Christine Blasey Ford has been awarded for her attempt to derail the nomination of Brett Kavanaugh to the Supreme Court. The ACLU of Southern California presented her with the Rodger Baldwin Courage Award on Sunday.

In September 2018, Blasey Ford testified before the Senate Judiciary Committee that in 1982, when both were teenagers, Brett Kavanaugh attempted to rape her during a house party in suburban Maryland. She described a traumatic experience – she claimed Kavanaugh pinned her down, groped her and then tried to undress her, and held his hand over her mouth so that she couldn’t scream for help. Kavanaugh vigorously and emotionally denied that this happened during his senate hearing.

This all played out during the height of the #MeToo movement. Blasey Ford became an overnight celebrity – a face of the movement. The lefties couldn’t praise her enough, as they were desperate to jam up a Supreme Court nomination by President Trump. It was reported that Senator Feinstein (ranking member on the committee) recommended an attorney for her. After the circus left town at the conclusion of the nomination process and Kavanaugh was seated on the Supreme Court, Blasey Ford was richly rewarded for her effort with online donations.

After mostly staying away from the spotlight, Blasey Ford emerged to accept her award in Beverly Hills. Her acceptance speech is as you might have expected. She did, though, voice surprise at the level of pushback she received. That is odd, to me anyway, because she is a Psychologist – a professor of psychology at Palo Alto University in Northern California. Wouldn’t she have an idea of the workings of the human brain and emotions? Surely she was given a heads up from her attorneys that she would be attacked from Kavanaugh supporters. And, she was a known participant in anti-Trump marches so she was aware of the political environment. In other words, it’s pretty hard to believe she was so naive to not anticipate pushback.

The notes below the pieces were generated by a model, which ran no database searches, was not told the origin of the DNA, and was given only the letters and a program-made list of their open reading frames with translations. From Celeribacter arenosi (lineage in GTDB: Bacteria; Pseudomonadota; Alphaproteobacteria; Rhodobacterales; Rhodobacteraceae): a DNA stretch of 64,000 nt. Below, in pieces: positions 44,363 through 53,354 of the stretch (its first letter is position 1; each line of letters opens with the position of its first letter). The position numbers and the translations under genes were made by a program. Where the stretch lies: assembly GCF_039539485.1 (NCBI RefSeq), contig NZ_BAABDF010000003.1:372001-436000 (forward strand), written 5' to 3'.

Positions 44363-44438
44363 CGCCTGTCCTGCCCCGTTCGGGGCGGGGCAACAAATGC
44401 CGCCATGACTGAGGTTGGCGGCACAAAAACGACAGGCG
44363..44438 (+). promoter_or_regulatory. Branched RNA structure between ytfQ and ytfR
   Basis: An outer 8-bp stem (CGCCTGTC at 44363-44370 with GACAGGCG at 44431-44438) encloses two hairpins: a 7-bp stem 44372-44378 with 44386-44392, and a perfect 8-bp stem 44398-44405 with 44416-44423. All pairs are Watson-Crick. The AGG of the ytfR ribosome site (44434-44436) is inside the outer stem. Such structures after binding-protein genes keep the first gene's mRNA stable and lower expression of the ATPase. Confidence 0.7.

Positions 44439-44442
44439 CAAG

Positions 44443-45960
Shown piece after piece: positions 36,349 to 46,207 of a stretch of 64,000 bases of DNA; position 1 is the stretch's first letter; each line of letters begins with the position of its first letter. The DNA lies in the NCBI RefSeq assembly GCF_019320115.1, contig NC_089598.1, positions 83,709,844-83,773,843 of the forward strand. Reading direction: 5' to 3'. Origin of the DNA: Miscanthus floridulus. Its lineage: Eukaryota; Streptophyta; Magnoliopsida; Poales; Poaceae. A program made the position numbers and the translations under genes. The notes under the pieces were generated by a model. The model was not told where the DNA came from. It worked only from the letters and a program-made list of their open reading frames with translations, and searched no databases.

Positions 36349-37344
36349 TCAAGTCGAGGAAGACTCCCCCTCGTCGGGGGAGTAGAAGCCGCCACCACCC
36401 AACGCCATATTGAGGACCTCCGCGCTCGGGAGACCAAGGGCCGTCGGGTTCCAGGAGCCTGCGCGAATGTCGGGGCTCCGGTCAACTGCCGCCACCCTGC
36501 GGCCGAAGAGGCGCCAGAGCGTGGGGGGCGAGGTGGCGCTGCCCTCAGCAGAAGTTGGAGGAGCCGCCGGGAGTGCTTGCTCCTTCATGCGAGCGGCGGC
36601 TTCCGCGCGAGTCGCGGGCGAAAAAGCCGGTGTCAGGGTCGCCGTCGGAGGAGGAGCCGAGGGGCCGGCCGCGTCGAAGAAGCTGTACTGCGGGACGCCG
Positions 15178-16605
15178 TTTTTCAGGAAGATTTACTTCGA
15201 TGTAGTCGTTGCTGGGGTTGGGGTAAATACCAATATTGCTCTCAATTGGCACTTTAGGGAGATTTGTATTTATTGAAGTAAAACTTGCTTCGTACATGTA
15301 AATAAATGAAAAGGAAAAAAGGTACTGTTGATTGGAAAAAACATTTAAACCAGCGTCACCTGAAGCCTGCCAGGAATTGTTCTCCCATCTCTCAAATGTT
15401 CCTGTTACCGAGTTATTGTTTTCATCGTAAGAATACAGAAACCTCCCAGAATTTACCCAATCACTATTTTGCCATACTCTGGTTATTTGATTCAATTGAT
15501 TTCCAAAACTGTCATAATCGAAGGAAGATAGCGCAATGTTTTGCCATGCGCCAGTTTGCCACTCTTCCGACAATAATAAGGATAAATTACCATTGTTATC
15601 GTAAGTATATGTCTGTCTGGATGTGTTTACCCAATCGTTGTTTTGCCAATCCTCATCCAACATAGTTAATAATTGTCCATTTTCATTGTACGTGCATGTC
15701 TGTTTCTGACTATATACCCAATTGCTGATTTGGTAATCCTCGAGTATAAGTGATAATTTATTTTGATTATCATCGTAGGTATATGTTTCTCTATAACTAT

As she accepted the award, she gave credit to Anita Hill, another California professor who tried to derail the Supreme Court nomination of a conservative judge, for inspiration. She gave a nod to the values instilled in her by her parents, and she said she viewed her testimony as carrying out her responsibility to her country.

“When I came forward last September, I did not feel courageous. I was simply doing my duty as a citizen,” Ford said at the organization’s annual Bill of Rights dinner as she accepted her award.
“I had a responsibility to my country, to my fellow citizens, to my students, to my children.”

She admitted to being prepared to be “dismissed” by critics but not to the level of “venom” that came her way.

“I was not prepared for the venom, the persistent attacks,” she said at the event. “I was not prepared to be physically threatened and forced out of my home.”

But in addition to the attacks, others came to support Ford, with many women and survivors of assault protesting Kavanaugh’s confirmation. Ford told the crowd on Sunday that public support gives strength to those who are attacked.

“My voice was just one voice,” she said. “You are many. We are many.”

She was introduced by filmmaker Judd Apatow, who called her a “a true American hero.” Apatow is a charter member of The Resistance. Blasey Ford’s presence at the ceremony was not announced in advance, perhaps because of security concerns. The ACLU’s press release touted a long standing ovation for Blasey Ford.

Chalk Christine Blasey Ford’s performance against Brett Kavanaugh up as another failure by The Resistance to stop President Trump’s agenda and overturn a presidential election. Blasey Ford was a willing participant. She’s following the path that Anita Hill forged in 1991. Hill never accused Clarence Thomas of rape, though. That was a new twist for the #MeToo generation.